Friday, February 16, 2007
Why do universities exist?
A few days ago, Prof. Geoff Stone put up a long, personal post on the University of Chicago Law Faculty Blog, "Darfur and the Kalven Report: A Personal Journey." In that post, he discussed and reflected on the University of Chicago's recent decision -- based on the Kalven Report -- not to divest from Darfur. Prof. Stone describes the evolution of his own views regarding the University of Chicago's decision not to "take a stand" against the Vietnam war, and of his reasons for thinking that the University got it right, then and now.
The post includes (as did the Kalven Report) claims about the nature, function, and role of the university, that struck me as worth reflecting upon. Here's a (fairly long) excerpt, and then some thoughts about it . . .
Prof. Stone writes:
. . . Universities – most especially this university – exist for a very special reason. They exist to create a forum in which students, professors, and researchers may explore every issue from every side without fear of official condemnation or judgment. They exist to enable talented and committed individuals to seek the truth. They exist to serve as a safe haven in which even the most controversial and despised views may be aired, confronted, and considered. They do not exist so students, faculty, researchers, and administrators can vote to determine the truth. They do not exist to proclaim the truth. For a university, it takes much more courage to stand silent, then to yield to the pressure and temptation to take sides. But once a university takes sides, it is no longer a university.
It is not as clear to me that "once a university takes sides, it is no longer a university." Couldn't a university "take sides" on a question, even a contestible moral or policy question, without compromising the ability of faculty to continue exploring that and other questions, and to offer positions at odds with the "side" taken by the University? Couldn't we come up with a number of questions where "taking sides" seems fairly non-threatening to academic values and the mission of a university, properly understood? Back to Prof. Stone:
. . . Well-meaning and admirable students demand that the University divest itself of any investments it may have in corporations that do business in Darfur. Certainly, their concern with the tragic events in Darfur is warranted – indeed, compelling. But the University is right not to take a political, social, or moral position. It is for the students, faculty, trustees, alumni, staff, and friends of the University to take their own positions. It is not for the University to do so for them.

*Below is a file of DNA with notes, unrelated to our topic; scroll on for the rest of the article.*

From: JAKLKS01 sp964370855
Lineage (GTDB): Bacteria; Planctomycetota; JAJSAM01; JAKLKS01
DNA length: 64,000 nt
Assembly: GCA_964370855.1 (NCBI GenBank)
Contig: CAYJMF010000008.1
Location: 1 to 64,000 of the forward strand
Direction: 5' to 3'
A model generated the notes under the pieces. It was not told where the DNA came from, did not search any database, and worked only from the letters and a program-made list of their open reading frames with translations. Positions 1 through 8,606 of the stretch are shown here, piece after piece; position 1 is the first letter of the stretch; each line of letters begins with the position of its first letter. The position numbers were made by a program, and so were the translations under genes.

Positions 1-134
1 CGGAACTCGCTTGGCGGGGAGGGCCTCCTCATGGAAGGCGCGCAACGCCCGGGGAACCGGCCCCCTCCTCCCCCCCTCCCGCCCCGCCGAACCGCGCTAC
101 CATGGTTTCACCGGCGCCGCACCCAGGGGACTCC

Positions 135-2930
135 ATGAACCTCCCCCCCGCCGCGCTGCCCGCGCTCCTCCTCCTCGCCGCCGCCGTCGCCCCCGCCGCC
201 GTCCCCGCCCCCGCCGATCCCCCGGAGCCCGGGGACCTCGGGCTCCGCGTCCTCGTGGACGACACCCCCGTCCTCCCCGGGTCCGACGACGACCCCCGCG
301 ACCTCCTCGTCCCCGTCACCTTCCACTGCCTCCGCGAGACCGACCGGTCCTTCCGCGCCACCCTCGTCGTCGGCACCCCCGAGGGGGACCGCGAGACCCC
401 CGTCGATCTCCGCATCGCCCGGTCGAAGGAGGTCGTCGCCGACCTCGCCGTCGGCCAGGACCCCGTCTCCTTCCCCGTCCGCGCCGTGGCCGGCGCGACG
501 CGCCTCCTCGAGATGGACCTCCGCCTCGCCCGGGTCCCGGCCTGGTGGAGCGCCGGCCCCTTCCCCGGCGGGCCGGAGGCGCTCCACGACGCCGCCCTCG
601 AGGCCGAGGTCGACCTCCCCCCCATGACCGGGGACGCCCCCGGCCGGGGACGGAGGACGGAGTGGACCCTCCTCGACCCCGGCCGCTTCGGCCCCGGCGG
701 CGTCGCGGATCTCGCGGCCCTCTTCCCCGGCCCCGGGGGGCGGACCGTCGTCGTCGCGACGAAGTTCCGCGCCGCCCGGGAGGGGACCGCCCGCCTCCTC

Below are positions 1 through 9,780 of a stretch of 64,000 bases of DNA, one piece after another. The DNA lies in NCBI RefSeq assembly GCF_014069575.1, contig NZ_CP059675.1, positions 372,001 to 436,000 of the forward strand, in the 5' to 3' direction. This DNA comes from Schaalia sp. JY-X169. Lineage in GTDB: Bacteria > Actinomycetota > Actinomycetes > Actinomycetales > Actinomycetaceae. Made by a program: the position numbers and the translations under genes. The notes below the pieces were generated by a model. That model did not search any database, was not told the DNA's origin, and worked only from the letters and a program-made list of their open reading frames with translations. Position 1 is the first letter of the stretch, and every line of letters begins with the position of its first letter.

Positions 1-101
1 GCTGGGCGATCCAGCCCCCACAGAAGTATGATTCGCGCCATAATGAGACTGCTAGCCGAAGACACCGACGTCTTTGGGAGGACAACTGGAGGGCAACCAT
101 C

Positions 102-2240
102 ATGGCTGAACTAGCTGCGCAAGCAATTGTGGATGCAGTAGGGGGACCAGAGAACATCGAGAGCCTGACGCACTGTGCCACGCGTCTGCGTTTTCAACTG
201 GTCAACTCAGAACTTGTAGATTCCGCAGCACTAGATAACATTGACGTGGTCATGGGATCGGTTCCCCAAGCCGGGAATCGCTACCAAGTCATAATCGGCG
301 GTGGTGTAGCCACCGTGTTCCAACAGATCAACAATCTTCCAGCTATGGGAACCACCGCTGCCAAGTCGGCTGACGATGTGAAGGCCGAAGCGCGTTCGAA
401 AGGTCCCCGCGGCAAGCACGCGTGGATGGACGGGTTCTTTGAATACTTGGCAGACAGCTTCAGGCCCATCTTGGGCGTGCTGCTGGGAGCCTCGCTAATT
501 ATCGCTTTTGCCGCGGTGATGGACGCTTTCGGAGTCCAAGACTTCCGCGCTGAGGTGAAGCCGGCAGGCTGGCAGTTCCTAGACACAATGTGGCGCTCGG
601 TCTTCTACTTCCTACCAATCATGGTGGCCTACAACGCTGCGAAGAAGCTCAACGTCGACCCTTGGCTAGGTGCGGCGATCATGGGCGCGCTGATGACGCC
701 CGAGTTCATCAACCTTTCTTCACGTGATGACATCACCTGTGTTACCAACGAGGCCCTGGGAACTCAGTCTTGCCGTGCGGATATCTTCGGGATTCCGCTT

Perhaps not "for them", but what about for itself? Is it really the case that a University is the kind of enterprise / project / community that must, by definition, not "take . . . positions" on "political, social, or moral" questions? Back to Stone:
The Kalven Report recognizes that there may be exceptional circumstances in which it is appropriate for the University to take positions on public issues. It may do so in order to protect the fundamental interests of the University itself. For example, the University may legitimately oppose government efforts to curtail freedom of inquiry within the University or to dictate who may or may not be a student or professor here. The University may also legitimately act on the basis of political, moral, or social judgments if its own conduct would otherwise directly and materially cause serious injustice. For example, the University may appropriately refuse to allow employers to use its placement facilities if they would use those facilities to discriminate against students on the basis of race, religion, gender, ethnicity, or sexual orientation.
What the Kalven Report forbids, however, are decisions of the University designed expressly or symbolically to proclaim “right” moral, political, or social positions. That is the issue presented by those who insist that the University should divest from Darfur. The University’s investments in corporations that may do business in Darfur cannot in any meaningful sense be said directly and materially to have caused the tragedy in Darfur. Those who demand divestment want the University to make a statement about what is morally, politically, and socially “right.” And that is precisely what the University should not do.